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    Kalakshetra Foundation

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    Articles are written collaboratively by the EIA editors. More information on our team, their individual bios, and our approach to writing can be found on our About pages. We also welcome feedback and all articles include a bibliography (see below).

    Founded by the noted dancer and cultural revivalist Rukmini Devi Arundale, the Kalakshetra Foundation is an institution in the South Indian city of Chennai dedicated to the study and performance of fine arts. In its current form, it includes a library, an archive, a museum, a textile-crafts centre, dedicated performance spaces and hostels.

    The Foundation was established in January, 1936, by Arundale, who began by training a small group of students in bharatanatyam. At the time, it was known as the International Centre for the Arts and was located on the premises of the Theosophical Society in Madras (now Chennai). The new campus at Thiruvanmiyur in Chennai was established in 1962. In 1993, the Foundation was recognised by the Government of India as an Institute of National Importance and it is now an autonomous body under the central government’s Ministry of Culture.

    The fine arts institution at the Foundation, known as the Rukmini Devi College of Fine Arts, offers academic programmes in bharatanatyam, Carnatic music and visual arts to students who reside on campus. These programmes cover subjects such as music and musical instruments, visual arts, history and heritage. Several alumni of the institution have been awarded the Padma Shri and Sangeet Natak Akademi Awards. Among its notable alumni are Leela Samson (who was also the Foundation director from 2005 to 2012), Swagata Sen Pillai and Ananda Shankar Jayant. Apart from the fine arts institution, the Foundation also manages schools of varied academic stages, such as secondary and higher secondary schools.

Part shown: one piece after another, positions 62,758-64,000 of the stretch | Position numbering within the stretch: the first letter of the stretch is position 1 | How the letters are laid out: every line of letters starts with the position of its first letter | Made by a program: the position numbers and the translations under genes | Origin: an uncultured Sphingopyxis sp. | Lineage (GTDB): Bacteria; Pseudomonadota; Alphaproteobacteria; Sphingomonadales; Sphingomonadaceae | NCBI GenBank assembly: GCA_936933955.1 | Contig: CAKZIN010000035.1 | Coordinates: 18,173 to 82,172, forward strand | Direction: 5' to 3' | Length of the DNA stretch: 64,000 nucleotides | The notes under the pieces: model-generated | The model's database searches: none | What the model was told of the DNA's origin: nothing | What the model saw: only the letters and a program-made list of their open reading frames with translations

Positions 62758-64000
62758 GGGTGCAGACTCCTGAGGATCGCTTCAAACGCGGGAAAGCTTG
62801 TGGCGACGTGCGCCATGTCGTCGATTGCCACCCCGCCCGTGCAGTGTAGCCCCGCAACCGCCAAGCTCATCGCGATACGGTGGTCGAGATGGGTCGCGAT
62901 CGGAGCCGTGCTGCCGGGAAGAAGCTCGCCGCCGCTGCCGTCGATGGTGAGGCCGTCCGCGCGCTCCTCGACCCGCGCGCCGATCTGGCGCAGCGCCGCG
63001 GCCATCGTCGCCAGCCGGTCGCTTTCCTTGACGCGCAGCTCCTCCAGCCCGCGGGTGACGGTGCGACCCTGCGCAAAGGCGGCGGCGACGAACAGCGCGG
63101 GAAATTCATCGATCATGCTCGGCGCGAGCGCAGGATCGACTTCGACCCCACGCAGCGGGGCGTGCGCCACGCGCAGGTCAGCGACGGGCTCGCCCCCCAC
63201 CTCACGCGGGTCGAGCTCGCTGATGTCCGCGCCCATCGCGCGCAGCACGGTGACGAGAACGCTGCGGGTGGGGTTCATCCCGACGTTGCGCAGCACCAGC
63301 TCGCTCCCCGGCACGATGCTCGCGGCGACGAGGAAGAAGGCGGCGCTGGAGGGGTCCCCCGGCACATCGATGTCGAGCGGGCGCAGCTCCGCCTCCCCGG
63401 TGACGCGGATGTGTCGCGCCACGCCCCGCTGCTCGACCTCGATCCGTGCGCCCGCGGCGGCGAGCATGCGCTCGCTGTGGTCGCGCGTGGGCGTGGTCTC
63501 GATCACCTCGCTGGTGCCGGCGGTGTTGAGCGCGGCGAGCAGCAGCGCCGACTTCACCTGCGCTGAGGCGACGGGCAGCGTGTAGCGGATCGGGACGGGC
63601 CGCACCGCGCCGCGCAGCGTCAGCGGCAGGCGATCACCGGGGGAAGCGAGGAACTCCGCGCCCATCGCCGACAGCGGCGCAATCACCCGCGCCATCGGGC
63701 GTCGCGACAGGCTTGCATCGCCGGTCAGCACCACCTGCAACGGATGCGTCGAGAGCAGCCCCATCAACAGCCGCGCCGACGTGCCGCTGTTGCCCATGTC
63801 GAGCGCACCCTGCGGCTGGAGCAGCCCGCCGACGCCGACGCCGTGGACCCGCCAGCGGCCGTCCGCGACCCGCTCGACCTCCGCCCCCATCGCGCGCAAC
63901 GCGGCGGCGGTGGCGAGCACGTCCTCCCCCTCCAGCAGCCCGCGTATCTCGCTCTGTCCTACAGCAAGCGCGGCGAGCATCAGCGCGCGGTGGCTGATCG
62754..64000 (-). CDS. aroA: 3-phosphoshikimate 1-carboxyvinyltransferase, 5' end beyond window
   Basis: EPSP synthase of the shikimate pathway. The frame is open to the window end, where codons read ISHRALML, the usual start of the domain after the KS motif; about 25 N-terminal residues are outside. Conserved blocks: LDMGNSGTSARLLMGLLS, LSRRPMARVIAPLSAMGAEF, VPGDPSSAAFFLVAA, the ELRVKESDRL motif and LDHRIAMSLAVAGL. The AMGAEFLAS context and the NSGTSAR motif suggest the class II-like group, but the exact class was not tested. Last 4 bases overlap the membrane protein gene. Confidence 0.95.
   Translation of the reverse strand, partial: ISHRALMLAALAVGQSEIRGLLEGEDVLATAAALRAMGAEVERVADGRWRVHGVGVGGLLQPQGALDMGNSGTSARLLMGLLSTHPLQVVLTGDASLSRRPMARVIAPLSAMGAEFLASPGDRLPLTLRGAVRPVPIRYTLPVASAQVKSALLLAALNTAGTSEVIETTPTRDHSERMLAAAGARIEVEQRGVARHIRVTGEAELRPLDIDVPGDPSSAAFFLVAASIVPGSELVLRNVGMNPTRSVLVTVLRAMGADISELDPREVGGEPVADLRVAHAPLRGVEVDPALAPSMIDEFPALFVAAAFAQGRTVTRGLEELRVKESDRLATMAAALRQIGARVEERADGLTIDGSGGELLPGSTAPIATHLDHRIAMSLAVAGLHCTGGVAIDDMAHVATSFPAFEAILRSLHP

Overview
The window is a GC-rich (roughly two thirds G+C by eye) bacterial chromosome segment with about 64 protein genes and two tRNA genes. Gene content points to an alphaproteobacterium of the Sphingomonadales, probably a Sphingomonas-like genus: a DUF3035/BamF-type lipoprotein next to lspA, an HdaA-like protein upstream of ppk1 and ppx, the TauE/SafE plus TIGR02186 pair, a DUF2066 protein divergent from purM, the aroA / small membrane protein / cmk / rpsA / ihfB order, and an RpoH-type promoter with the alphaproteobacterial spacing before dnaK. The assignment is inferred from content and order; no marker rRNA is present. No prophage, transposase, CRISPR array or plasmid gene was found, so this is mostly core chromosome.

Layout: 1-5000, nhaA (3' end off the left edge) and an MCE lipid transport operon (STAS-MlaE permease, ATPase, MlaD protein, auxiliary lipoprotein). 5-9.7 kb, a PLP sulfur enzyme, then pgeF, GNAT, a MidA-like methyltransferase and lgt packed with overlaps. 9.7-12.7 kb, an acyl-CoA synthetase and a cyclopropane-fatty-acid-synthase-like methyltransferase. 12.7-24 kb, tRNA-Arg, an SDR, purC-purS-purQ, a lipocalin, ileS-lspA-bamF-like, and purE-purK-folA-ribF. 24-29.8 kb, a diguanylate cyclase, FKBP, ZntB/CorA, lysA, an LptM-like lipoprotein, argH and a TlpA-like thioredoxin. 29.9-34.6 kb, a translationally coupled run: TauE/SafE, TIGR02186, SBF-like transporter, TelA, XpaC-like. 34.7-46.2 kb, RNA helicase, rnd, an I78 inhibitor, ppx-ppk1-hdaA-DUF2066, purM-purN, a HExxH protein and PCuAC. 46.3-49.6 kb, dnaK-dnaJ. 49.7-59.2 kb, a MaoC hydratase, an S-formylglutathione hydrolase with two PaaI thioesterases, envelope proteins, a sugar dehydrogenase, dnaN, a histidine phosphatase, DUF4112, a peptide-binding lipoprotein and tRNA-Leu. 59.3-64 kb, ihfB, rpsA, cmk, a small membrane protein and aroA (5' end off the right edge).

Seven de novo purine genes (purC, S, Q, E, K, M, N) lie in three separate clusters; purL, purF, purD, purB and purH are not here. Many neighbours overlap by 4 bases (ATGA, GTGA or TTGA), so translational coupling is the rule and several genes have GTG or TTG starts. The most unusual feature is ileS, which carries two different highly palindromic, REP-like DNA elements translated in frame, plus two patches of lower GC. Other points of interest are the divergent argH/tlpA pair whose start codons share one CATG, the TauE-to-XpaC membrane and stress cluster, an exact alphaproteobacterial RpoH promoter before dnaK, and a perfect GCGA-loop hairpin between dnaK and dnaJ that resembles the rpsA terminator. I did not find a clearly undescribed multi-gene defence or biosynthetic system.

A year after establishing the institute, Arundale also set up a weaver’s centre, inspired by the deep ties between Indian textiles and the performing arts. The centre, now known as the Crafts Education and Research Centre, produced all the costumes for her performances. In the 1950s, the Centre received assistance from the All India Handicrafts and Handloom Board – which was headed by Kamaladevi Chattopadhyay at the time – to set up a new building for the weavers and to establish a research centre to revive the use of natural dyes in textile practices. In 1978, the Srikalahasti kalamkari and the Masulipatnam block-printing styles were also introduced at the Centre. It currently supports weavers and traditional craftsmen, with the latter training women from low-income groups in kalamkari. 

    The Foundation publishes books on performing arts as well as films of dance dramas. Arundale founded and edited the institute’s quarterly journal from 1977 to 1985. After a hiatus, the journal was revived in 2014. Alongside these initiatives, the Foundation also supports a performing repertory and stages an annual arts festival as well as various performances.


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